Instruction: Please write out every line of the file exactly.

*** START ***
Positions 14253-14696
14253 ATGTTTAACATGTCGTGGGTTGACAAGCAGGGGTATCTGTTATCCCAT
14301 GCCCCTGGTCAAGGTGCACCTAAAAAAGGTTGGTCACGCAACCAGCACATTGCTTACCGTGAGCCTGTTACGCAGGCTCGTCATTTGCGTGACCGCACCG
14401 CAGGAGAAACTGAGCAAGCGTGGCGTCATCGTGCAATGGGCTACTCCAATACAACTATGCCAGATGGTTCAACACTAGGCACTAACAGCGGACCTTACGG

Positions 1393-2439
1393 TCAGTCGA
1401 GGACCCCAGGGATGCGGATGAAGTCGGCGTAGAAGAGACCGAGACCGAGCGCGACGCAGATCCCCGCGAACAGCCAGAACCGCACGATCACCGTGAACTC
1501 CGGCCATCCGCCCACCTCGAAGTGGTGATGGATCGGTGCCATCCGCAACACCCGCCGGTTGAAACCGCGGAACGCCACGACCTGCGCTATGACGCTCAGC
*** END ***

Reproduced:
Positions 14253-14696
14253 ATGTTTAACATGTCGTGGGTTGACAAGCAGGGGTATCTGTTATCCCAT
14301 GCCCCTGGTCAAGGTGCACCTAAAAAAGGTTGGTCACGCAACCAGCACATTGCTTACCGTGAGCCTGTTACGCAGGCTCGTCATTTGCGTGACCGCACCG
14401 CAGGAGAAACTGAGCAAGCGTGGCGTCATCGTGCAATGGGCTACTCCAATACAACTATGCCAGATGGTTCAACACTAGGCACTAACAGCGGACCTTACGG

Positions 1393-2439
1393 TCAGTCGA
1401 GGACCCCAGGGATGCGGATGAAGTCGGCGTAGAAGAGACCGAGACCGAGCGCGACGCAGATCCCCGCGAACAGCCAGAACCGCACGATCACCGTGAACTC
1501 CGGCCATCCGCCCACCTCGAAGTGGTGATGGATCGGTGCCATCCGCAACACCCGCCGGTTGAAACCGCGGAACGCCACGACCTGCGCTATGACGCTCAGC